The fatal shooting case of 19-year-old Cobey Etherington is finally moving forward after nearly two years without an arrest.
A Clark County grand jury indicted Roger Lanier, 22, on charges of murder, aggravated robbery and having weapons under disability in Etherington’s death.
The teen was shot and killed in a car on West Mulberry Street on Feb. 19, 2018.
The news came as a breath of fresh air to Etherington’s grandmother, Linda Neville, who has been looking for justice for her family since Etherington was killed.
“You think they’re forgetting about it, but they’re working on it,” she said. “I was really impressed by what they had to say — that they’re not going to give up on it. That made me feel good to think he didn’t die in vain.”
Neville said two years may seem like a short amount of time but some days — it’s felt more like an eternity.
She treasures Etherington’s cell phone that he left behind and the countless pictures of him throughout her home that she shares with Etherington’s younger brother, Kellen.
“It’s been a long two years… you just miss him so much,” she said. “You just wish you could touch him.”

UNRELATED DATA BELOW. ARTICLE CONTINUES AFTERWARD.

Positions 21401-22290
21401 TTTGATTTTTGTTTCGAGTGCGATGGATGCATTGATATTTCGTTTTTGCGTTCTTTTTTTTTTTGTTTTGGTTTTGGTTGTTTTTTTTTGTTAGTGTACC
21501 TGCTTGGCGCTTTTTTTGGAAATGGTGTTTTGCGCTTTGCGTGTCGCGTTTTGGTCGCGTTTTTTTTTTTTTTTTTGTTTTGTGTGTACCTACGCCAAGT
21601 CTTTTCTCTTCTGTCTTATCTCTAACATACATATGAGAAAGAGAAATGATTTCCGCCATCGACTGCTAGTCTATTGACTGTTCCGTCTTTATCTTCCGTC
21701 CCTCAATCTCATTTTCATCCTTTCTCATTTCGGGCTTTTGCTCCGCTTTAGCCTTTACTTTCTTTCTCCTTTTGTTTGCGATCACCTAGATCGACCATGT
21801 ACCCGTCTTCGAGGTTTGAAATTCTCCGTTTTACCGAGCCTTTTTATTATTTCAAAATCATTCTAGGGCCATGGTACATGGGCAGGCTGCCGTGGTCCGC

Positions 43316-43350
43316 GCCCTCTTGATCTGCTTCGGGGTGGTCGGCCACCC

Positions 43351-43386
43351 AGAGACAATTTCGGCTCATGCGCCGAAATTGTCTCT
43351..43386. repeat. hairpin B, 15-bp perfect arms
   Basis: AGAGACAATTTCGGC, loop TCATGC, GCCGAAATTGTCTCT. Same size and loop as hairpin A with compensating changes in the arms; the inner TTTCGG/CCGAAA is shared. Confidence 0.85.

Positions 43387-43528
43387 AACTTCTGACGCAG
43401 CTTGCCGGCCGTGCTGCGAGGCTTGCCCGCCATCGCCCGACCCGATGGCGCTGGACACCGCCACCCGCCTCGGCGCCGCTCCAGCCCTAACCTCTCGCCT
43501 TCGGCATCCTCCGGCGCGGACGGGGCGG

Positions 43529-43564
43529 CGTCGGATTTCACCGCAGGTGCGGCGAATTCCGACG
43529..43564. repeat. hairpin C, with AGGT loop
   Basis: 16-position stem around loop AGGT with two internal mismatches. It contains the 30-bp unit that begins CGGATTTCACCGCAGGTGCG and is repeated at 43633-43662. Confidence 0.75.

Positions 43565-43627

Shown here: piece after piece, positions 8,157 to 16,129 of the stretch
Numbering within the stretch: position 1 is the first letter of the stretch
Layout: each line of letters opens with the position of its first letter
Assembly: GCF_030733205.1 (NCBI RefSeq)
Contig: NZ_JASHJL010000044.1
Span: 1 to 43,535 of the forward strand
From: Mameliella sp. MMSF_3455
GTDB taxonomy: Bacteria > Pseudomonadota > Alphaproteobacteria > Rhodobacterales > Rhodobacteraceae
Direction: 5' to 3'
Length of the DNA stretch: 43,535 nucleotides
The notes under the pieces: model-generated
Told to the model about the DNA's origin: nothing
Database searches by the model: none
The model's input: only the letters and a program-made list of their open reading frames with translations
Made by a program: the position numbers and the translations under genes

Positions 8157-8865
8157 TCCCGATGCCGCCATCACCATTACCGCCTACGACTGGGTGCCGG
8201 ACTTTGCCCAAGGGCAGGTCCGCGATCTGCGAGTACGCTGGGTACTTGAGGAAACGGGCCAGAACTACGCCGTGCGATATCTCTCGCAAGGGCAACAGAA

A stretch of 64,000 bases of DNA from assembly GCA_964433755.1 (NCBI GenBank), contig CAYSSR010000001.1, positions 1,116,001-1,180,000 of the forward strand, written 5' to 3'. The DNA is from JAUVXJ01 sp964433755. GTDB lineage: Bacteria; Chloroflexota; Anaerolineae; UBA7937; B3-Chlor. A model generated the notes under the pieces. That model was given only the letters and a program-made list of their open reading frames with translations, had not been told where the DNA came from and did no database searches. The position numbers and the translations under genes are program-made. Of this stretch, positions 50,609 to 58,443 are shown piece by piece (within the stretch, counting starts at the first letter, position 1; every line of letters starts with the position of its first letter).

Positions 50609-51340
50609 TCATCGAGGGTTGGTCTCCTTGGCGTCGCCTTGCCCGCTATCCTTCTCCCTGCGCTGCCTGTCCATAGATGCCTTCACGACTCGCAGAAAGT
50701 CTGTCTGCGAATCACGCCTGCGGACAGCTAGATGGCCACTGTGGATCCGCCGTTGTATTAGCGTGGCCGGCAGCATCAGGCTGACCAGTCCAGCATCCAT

The Clark County Prosecutor’s Office said the indictment is a major step, but there is still a long road ahead.
“We’ve got to see it through ‘til the end for this family,” said Clark County Prosecutor Dan Driscoll.
Driscoll said the man indicted is someone familiar to his office. Lanier assisted the prosecutor’s office on a previous homicide case by giving them information, but Driscoll said he’s also known to them because of his own criminal activity.
Lanier is serving a seven-year prison sentence at Ross Correctional Institution for two counts of having weapons under disability, receiving stolen property and improperly handling a firearm in a motor vehicle from a different incident in 2018.
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He’ll be returned to Clark County to answer to the new charges against him.
Driscoll said the break in the case is due in part to a decrease in violent crime recently. In 2017, there were 12 homicide victims in Springfield. In 2018, the year Etherington was killed, 13.
But in 2019, there were two homicide victims.
“The time that the detectives have to work on a case is very limited and when you have one homicide case after another, it becomes very difficult for them to put the kind of time in that they need during a case,” Driscoll said.
But he added Springfield Police Division detectives have never stopped working on Etherington’s case, and he is hopeful the prosecutor’s office will be able to see the case until its end.
Lanier’s first time before Clark County Common Pleas Court Judge Douglas Rastatter is set for 10:00 a.m. on Friday.
Etherington’s family is working to plan a memorial to mark the two-year anniversary of his death.
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